3. Both Dr. Sears and Babywise affirm that a secure attachment relationship to a loving parent is the foundation for all future relationships in a child's life. Where they disagree is on exactly how that attachment relationship is developed.

4. Both Dr. Sears and Babywise affirm that a child's emotional health is important, but they disagree on exactly how to best nurture the child's emotional health. Mr. Ezzo/Dr. Bucknam believe that as a child grows and matures out of infancy, parents must begin to place more of their efforts in training the child's conscience as opposed to focusing primarily on the child's emotions. A morally healthy child will produce an emotionally healthy child.

5. Dr. Bucknam and Mr. Ezzo would agree with the La Leche League when they state that "The most important thing you and your husband can do for your baby is to love one another." (The Womanly Art of Breast Feeding, p 194).

6. Both Dr. Sears and Dr. Bucknam/Mr. Ezzo believe that the parenting philosophies they promote are flexible and adaptable to individual babies and families, and that parents should take what they can and use what works for their family, and not follow their "method" as a rigid set of rules.

7. Both Dr. Sears and Babywise affirm that parents should respond sensitively to a baby's cry. Babywise gives a whole chapter to crying, helping parents to be able to know their baby and sensitively and thoughtfully answer the baby's cry and meet his needs.

Differences between Attachment Parenting and the Ezzos' Teaching:

1. The necessity of continual baby-wearing in a sling: Dr. Sears states: "While there is [sic] a variety of child-rearing theories, attachment researchers all agree on one thing: In order for a baby's emotional, intellectual, and physiological systems to function optimally, the continued presence of the mother, as during babywearing, is a necessary regulatory influence." (Referenced on Dr. Sears' website, found under "sling babies are more organized.")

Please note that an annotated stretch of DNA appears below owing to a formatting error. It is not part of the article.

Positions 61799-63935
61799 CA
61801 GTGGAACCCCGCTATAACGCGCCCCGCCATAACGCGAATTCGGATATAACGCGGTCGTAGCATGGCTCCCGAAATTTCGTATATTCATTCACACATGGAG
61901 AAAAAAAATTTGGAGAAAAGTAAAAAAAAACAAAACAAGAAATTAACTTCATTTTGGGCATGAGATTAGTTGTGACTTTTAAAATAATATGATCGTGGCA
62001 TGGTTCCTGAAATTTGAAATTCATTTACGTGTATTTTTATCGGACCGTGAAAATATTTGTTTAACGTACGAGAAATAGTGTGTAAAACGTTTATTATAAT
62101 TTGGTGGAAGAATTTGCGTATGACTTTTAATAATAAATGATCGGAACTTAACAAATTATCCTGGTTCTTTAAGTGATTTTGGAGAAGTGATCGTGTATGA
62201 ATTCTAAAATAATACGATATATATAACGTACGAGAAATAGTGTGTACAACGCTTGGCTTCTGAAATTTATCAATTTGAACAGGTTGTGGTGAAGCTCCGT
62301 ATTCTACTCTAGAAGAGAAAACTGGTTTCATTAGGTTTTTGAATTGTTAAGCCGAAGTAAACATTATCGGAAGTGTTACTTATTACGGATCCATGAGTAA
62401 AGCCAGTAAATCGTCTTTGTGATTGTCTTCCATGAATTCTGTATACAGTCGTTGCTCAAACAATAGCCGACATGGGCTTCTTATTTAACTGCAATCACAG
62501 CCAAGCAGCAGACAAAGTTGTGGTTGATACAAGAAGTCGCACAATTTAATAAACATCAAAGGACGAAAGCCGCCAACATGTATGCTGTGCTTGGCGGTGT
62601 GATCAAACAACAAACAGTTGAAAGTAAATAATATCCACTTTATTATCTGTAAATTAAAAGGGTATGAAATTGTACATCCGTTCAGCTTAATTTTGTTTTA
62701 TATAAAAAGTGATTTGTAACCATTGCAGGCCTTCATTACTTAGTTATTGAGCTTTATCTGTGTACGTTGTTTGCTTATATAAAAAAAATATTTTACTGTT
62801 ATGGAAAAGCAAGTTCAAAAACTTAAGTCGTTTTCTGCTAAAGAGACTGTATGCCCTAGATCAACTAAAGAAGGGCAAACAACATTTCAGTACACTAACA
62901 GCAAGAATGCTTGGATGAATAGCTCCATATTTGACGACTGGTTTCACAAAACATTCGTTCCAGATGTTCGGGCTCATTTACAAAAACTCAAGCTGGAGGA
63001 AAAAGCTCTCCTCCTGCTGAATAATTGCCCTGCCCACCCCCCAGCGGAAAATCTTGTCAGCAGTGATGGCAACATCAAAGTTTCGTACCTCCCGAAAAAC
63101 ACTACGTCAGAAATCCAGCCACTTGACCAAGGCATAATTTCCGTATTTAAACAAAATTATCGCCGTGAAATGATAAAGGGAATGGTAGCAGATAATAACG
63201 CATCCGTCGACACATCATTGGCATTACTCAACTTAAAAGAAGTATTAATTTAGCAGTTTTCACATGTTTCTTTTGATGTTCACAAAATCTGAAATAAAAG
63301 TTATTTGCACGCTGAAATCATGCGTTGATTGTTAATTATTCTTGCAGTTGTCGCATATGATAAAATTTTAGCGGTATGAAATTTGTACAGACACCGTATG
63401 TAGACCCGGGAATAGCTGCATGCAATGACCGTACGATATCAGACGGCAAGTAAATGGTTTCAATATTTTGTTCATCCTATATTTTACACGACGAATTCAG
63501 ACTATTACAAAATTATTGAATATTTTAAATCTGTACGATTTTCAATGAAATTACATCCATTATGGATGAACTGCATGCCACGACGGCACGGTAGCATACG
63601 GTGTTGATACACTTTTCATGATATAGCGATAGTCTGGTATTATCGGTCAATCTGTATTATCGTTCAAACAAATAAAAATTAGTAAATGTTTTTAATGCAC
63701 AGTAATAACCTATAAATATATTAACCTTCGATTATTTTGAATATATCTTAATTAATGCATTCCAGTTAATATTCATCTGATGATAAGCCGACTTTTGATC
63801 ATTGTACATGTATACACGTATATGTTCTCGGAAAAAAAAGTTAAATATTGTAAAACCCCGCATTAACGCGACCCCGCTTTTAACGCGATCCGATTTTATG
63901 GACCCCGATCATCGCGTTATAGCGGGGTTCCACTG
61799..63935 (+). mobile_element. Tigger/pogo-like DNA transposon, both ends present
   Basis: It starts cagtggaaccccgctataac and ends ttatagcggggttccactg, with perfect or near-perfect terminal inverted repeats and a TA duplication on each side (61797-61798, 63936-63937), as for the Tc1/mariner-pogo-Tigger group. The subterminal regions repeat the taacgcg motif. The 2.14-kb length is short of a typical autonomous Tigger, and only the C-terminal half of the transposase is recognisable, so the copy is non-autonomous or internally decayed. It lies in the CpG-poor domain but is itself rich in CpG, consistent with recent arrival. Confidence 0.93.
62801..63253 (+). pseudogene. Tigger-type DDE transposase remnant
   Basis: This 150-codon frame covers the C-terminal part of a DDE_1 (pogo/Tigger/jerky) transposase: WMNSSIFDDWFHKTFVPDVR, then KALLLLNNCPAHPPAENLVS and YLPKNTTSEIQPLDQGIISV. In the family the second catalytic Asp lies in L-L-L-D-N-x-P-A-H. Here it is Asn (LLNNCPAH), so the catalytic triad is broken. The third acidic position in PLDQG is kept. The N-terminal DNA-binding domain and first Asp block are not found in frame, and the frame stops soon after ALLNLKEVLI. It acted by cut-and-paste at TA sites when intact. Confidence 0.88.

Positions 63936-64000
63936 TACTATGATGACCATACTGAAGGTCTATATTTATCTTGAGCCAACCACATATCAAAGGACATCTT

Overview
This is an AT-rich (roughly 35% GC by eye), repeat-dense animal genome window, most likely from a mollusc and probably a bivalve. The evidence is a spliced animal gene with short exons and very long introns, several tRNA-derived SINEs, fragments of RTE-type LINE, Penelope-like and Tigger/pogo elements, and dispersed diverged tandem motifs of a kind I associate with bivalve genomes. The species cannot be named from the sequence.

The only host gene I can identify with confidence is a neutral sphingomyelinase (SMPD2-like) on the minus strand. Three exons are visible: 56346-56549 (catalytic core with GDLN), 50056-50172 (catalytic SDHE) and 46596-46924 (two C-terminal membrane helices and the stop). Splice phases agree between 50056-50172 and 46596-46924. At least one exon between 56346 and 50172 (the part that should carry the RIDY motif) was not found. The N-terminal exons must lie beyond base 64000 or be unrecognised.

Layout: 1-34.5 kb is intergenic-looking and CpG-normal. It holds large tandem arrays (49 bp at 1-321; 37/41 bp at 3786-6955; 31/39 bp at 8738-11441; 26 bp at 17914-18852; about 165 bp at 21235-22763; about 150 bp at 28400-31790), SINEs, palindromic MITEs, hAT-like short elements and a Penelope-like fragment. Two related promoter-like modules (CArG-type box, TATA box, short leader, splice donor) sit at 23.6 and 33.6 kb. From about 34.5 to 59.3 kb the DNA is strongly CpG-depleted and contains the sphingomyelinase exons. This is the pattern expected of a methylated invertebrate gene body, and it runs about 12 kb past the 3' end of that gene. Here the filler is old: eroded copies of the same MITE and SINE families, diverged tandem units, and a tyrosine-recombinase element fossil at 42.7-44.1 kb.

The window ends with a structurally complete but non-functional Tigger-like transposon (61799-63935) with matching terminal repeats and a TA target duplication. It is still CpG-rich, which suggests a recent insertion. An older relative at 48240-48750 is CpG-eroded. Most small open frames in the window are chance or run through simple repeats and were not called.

Since there were no references to actual "research" we cannot personally speak to the validity of the statement made above about what all attachment researchers agree to. Without comparative double blind studies, the above statement made by Dr. Sears is without merit, or at the most, anecdotal. In our experience, while wearing a baby may temporarily decrease a baby's fussiness, constantly wearing a baby on the mother's body produces a baby who cannot be content for long outside of the mother's presence. This presents a special problem for dads, grandparents, friends and others who necessarily may need to hold or care for the baby. In working in a church nursery, we have found it EXTREMELY difficult to care for the attachment parented babies, particularly if they are left in the nursery when they are sleepy. They will not be distracted, will not fall asleep, and will not take comfort from anyone but mamma.

The Ezzos have this to say about infant slings:
"There is a time and place for backpacks, snuggles, and slings, such as when mom, dad, and their baby are out shopping, hiking, or taking a walk. But it is not a good substitute for the crib. In some third-world nations and primitive settings, mothers carry their babies in an infant sling as they move through their day. We have visited those nations and talked with these mothers. Their actions are not based on a need to create an attachment with their child nor spurred on by Freud's writing. For these mothers it is simply a matter of convenience and safety. Because where they go, the baby must go.

The promotion of the theory that the sling serves as an artificial womb and is necessary to help stabilize a baby's psychological passage into the world has definitely popularized it. This is why the sling is so popular in attachment parenting circles. In terms of biomechanics, carrying a baby in a sling many hours a day may increase neck and back problems or even create them. Like all pieces of equipment, use it thoughtfully. It is not a second womb." Pages 189-190 Babywise (1998).